Dec 14: Hazing: For most of the fall, whenever Kayla Miller-People heard the familiar sounds of a La Salle women's soccer game beginning on the field not far from her dorm, she turned up her music and closed her eyes. She didn't want to hear parents cheering and whistles blowing and her former teammates scoring goals and running around the field. All she wanted to do was forget. The university investigated allegations of hazing by fellow players and retaliation by Paul Royal, who has been head coach of the women's soccer team for 17 years, according to emails between school officials and Miller-People's family obtained from her father, Alfred Miller. (link)

Dec 13: Murder: One teenager has been arrested in connection with the stabbing death of a Barnard College freshman in a Manhattan park earlier this week, three senior law enforcement sources said Friday. He is charged with second-degree murder, armed robbery and criminal possession of a weapon with intent to use, according to a senior law enforcement official. The 18-year-old victim, Tessa Majors, moved to New York from Virginia and was a first-year student at Barnard College. She was walking down steps near the park's entrance on West 116th Street just before 7 p.m. Wednesday when police say she was attacked by a group of people. (link)

Dec 12: Minors on Campus/Lawsuit: Purdue University faces two new lawsuits for its involvement with Camp DASH, which Purdue hosted in Tarkington Hall during the summer of 2017. The lawsuits -- one from a camper's parent and another from a camper's guardian -- were filed Monday in Marion County. The suits also names Indiana University, Indiana University School of Medicine and Indiana Clinical and Translational Sciences Institute as defendants in the cases. P. Lopes, the guardian of one of the campers, and A. Herrick, a parent of one of the campers, claim in their lawsuits that Camp DASH was understaffed. The suits also allege that counselors were poorly trained, and the camp was not adequately staffed with counselors to supervise the children. (link)

Dec 12: Sexual Assault: Two women separately accused University of South Florida football player LaDarrius Jackson of sexual assault in 2017, saying the 6-foot-4, 250-pound defensive end forced himself on them in their own homes. Police arrested Jackson twice in two weeks on charges of sexual battery and false imprisonment. He pleaded not guilty and posted bond while awaiting trial. The university also opened a student conduct case against the then-22-year-old junior. It determined he violated its policy against "non-consensual sexual intercourse" and expelled him. Yet one year later, Jackson played before a crowd of nearly 30,000 fans as Tennessee State University took on Vanderbilt in Nashville. (link)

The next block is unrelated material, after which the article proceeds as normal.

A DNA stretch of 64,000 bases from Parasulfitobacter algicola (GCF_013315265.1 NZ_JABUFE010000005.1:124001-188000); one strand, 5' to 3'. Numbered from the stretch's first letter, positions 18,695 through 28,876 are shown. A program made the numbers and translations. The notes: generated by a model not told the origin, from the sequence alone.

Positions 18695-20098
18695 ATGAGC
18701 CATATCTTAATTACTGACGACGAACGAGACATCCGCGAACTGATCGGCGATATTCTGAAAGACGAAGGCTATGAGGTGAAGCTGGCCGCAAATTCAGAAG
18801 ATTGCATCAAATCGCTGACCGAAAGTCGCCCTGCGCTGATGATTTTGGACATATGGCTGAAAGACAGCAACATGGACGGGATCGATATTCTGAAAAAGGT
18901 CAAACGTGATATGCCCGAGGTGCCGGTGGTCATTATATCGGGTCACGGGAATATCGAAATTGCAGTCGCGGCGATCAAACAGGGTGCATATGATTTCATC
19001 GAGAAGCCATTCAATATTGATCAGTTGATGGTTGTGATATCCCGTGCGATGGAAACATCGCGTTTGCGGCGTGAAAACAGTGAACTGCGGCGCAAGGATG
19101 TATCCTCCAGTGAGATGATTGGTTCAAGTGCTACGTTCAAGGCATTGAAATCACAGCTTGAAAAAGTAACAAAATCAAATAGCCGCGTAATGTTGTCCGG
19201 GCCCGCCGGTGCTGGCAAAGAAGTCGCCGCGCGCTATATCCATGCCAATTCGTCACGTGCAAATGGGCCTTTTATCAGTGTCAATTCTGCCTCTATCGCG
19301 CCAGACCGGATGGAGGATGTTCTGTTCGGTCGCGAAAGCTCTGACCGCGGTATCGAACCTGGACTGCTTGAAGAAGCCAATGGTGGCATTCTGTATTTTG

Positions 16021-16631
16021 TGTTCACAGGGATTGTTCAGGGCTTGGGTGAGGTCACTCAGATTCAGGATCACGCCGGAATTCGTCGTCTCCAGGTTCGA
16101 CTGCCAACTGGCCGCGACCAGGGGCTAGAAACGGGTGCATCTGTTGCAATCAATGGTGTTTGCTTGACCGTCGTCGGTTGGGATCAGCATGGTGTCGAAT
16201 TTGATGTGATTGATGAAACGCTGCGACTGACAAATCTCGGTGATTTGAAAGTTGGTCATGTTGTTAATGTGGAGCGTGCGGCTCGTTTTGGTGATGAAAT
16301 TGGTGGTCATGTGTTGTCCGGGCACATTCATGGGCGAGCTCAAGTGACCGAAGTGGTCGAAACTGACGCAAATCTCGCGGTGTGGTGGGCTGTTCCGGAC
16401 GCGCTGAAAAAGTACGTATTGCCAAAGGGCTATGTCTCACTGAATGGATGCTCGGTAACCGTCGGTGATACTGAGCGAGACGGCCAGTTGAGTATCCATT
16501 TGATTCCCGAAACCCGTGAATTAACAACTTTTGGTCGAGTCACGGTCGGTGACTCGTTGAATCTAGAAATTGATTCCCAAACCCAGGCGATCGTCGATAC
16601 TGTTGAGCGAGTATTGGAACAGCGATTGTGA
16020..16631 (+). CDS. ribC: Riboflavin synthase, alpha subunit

Dec 11: Hazing: Officials at the University of Central Florida in Orlando say a fraternity is accused of forcing a blindfolded pledge to do cocaine in order to join the group. The Sigma Chi fraternity is accused of forcing the student to do drugs in October and stay at the frat house for a week, according to an incident report. The student was initiated shortly after taking the drug. The chapter was suspended for the remainder of the fall semester and the upcoming spring semester in November for an unrelated incident. (link)

Dec 10: Free Speech & Race Relations: President Trump plans to sign an executive order on Wednesday targeting what he sees as anti-Semitism on college campuses by threatening to withhold federal money from educational institutions that fail to combat discrimination, three administration officials said on Tuesday. The order will effectively interpret Judaism as a race or nationality, not just a religion, to prompt a federal law penalizing colleges and universities deemed to be shirking their responsibility to foster an open climate for minority students. In recent years, the Boycott, Divestment and Sanctions -- or B.D.S. -- movement against Israel has roiled some campuses, leaving some Jewish students feeling unwelcome or attacked. (link)

Dec 05: Civil Liberties: Administrators at the University of Scranton granted its student government unfettered authority to decide which students can form political groups on campus. Then the administration stood by when student government members abused that authority to deny recognition to a prospective conservative student group because of their political beliefs. Today, the Foundation for Individual Rights in Education is publicly calling on university leadership to defend students' right to form political groups free from political discrimination. (link)

Dec 04: Free Speech: For weeks, University of Texas students have been protesting against and asking school leaders to fire professors with histories of sexual misconduct. Now, a group of students is calling for the removal of another faculty member they say is promoting harmful ideas about the age of consent and sexual relations with minors. Thomas K. Hubbard, a professor of classics in UT's College of Liberal Arts, has written extensively on relationships between adolescent boys and adult men, often using classic literature's depictions of homosexual relationships to suggest changing age of consent laws and challenging modern norms about youth sexuality. (link)